It was an ongoing argument, one that hadn't seen an end for more than seven years.
"Mother, please don't patronize me. I'm not your sixteen year old daughter any more; I happen to be twenty four, in case you've forgotten!"
"Twenty four and you still live under my roof!" she fired back, knowing full well that she was striking a tender nerve. When her daughter, Jolene, ran off with a lad she'd met one night at the traveling circus, she was only sixteen years of age. The 'affair' lasted less than a week before her mother begrudgingly welcomed her back into her home; she hasn't gone out with another lad since.
The details of those missing nights are few and far between. But whatever happened, the events changed Jolene forever. Once an outgoing, vivacious young woman, upon return to her mother's home, she was an empty shell of her former self. She shunned her girlhood friends, and outwardly cringed when her mother demanded that she run down the block to pick up a few groceries. Despite many initial attempts, her mother had long since given up trying to decipher the events of those few nights. Instead, she resigned herself to the fact that her daughter was a recluse, and virtually destined to be an old maid. There would be no sprightly grandchildren from her slender thighs, or the sounds of joy and laughter to be heard within the walls of the old 'Mason Place' again.
But it was a dark and evil secret that robbed Jolene of her innocence. An evil that wasn't quite finished with her yet. It was destined to come out, and although Jolene dreaded the day that it did, she realized deep in the pit of her stomach that it couldn't be any other way. The truth would set her free, or so the self-righteous claimed. Little did they know of the truth that plagued her!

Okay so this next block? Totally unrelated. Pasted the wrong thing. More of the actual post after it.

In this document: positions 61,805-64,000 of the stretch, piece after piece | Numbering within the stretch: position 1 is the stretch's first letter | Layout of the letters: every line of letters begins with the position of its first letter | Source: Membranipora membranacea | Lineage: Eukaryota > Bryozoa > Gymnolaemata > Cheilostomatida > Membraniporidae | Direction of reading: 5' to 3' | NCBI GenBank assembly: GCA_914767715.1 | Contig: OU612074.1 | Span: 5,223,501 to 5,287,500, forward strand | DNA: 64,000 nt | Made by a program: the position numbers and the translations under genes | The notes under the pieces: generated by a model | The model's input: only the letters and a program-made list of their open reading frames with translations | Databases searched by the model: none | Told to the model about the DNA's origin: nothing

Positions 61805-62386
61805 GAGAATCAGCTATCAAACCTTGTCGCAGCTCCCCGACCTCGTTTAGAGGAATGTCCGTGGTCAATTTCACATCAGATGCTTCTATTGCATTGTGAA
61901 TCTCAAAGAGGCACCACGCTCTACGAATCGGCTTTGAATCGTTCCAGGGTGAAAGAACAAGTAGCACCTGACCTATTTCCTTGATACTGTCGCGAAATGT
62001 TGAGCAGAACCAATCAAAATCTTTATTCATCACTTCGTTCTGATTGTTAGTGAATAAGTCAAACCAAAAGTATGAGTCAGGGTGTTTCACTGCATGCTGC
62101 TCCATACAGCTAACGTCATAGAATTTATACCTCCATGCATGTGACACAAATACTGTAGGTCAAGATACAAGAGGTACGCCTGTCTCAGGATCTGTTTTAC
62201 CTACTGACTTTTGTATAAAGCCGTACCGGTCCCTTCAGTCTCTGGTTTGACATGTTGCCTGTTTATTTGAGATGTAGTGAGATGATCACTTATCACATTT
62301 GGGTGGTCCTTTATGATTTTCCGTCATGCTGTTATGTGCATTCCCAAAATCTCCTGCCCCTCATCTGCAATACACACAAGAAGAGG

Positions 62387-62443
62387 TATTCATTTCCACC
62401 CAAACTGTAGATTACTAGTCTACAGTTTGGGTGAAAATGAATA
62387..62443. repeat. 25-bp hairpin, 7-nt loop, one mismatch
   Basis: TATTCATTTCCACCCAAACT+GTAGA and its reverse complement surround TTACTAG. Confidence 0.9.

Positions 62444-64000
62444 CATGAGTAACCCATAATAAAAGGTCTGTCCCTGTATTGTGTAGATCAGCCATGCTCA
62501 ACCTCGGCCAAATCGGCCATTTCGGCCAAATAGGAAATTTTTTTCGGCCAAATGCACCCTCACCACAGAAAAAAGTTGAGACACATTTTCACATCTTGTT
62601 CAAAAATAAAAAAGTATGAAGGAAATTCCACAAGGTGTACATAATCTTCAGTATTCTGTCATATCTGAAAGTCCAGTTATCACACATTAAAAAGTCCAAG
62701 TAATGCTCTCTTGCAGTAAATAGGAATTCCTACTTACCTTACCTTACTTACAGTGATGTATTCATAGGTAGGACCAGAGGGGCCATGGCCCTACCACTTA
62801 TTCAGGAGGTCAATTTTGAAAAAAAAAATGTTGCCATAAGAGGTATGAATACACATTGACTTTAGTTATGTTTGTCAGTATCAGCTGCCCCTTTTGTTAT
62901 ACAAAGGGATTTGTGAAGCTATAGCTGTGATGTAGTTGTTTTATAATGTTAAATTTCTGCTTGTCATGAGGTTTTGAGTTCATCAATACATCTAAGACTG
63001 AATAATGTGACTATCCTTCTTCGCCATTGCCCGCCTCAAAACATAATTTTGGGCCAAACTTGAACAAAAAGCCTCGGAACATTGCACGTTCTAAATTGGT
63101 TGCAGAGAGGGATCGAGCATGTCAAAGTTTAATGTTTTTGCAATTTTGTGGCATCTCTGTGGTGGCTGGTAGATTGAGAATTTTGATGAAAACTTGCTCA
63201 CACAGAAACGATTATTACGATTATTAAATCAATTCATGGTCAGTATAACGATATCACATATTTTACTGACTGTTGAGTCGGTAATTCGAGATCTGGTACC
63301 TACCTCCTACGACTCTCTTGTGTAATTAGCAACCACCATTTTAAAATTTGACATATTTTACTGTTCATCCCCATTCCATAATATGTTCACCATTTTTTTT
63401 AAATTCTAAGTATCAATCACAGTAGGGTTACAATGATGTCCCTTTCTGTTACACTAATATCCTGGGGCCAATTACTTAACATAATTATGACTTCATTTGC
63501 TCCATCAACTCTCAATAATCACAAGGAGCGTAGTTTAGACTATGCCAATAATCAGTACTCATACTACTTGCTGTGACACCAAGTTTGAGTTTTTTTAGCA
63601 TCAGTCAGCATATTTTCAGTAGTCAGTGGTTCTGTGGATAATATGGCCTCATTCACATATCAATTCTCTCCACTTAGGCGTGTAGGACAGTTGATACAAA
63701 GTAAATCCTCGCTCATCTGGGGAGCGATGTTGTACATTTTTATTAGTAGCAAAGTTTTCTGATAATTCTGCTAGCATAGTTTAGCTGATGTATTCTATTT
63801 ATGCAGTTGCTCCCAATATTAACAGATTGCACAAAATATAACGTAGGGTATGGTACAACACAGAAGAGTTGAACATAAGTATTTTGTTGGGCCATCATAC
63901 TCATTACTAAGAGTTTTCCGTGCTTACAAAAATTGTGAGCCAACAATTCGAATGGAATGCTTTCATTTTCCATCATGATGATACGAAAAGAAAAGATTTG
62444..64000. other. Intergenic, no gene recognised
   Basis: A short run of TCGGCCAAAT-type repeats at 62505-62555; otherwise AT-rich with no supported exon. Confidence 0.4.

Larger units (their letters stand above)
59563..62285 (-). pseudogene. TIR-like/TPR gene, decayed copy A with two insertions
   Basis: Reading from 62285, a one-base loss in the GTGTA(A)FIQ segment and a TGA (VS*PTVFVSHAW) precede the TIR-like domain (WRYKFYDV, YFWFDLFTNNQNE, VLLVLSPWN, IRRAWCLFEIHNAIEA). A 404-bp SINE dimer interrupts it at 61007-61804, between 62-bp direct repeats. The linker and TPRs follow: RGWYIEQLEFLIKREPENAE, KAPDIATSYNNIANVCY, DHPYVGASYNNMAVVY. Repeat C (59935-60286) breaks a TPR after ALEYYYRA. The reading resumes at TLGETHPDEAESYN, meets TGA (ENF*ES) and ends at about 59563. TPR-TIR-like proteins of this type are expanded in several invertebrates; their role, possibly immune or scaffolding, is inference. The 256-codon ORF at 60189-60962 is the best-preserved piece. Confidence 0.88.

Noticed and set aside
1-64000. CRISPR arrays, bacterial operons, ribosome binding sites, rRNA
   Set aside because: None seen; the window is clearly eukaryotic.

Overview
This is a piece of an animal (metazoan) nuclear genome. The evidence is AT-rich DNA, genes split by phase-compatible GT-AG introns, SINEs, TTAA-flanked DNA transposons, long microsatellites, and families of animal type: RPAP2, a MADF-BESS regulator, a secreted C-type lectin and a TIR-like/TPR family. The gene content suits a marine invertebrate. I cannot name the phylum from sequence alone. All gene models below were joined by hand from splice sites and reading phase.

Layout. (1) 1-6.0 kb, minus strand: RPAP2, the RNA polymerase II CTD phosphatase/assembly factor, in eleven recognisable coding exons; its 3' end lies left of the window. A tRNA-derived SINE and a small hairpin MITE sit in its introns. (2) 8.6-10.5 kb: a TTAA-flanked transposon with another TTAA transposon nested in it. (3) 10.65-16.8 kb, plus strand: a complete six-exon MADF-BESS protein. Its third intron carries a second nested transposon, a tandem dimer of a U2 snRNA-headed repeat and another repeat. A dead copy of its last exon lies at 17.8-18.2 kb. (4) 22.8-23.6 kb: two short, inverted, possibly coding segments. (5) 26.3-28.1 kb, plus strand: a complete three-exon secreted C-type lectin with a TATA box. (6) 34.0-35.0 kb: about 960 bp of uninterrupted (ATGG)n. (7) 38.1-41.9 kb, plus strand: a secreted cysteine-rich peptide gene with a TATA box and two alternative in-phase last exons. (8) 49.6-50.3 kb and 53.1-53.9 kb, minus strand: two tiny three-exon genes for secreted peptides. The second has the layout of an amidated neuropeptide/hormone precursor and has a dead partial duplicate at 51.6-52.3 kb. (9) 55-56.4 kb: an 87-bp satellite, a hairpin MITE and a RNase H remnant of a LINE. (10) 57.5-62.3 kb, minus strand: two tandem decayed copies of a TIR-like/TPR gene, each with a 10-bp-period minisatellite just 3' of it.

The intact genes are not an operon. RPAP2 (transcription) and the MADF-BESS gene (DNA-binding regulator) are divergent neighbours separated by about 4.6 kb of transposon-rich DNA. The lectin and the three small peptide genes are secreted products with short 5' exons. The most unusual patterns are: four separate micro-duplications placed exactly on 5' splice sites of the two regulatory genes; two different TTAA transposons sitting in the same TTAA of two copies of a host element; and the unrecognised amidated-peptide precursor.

But her mother was in an exceptionally surly mood this morning, despite the bright sunlight streaming in through the frilly lace draperies. She was determined that Jolene would share in her dark mood, since it was probably her fault, anyway. "There isn't any fresh milk in the icebox. Why haven't you gone to the store and gotten some. This shit stinks! Don't you ever check it? You know I don't like the smell of sour milk."
For the first time since returning to her mother's house, Jolene didn't cringe at her mother's gravelly voice. Instead, she apologized for the souring of the milk, though she had no idea why it was her fault, and said she would run right out and get a fresh quart. If she needed an excuse to go forward, she had just been given one.
After being momentarily taken aback by her daughter's eagerness, her mother quickly found her voice and retorted, "And don't be long, I haven't had anything to eat yet this morning, thanks to you!"
For conflicting reasons that Jolene wasn't ready to analyze, she hurriedly threw on her light parka and headed through the kitchen toward the side door, the door originally intended for admitting the hired help. She was almost through it, when she suddenly realized that she'd forgotten her coin purse. Spinning abruptly, she almost bumped headlong into her mother. Standing there in her worn and faded housecoat, the tattered leather coin purse held out in her right hand, she grumbled grouchily, "You would forget your head if it wasn't attached to your shoulders. Now don't be long."
Snatching the purse from her, Jolene spun on her heels and shot out the door, suddenly unable to breathe within the confines of the old mansion. As she came out in the carport, she turned toward Tenth Street and hurriedly shuffled along the cobblestone drive. When she reached the sidewalk, she turned to her left, away from the direction of the store, and set off at a brisk pace. For the first time in seven years, she knew exactly where she was going, and why.
The revealing skirt she wore drew the eyes of several passersby, arousing more than one honking horn, and several catcalls. She wasn't wearing it to make a fashion statement, but more so, because it was in style almost eight years ago, and she hadn't purchased any new clothes since; she hadn't any need of new clothes.
After more than twenty blocks, her ankles started giving her pain, and the loafers that she'd been wearing around the house for the past seven years began to chafe on her heels. But she noticed neither the attention of the onlookers, nor the physical pain; she was much too preoccupied for such trivial concerns.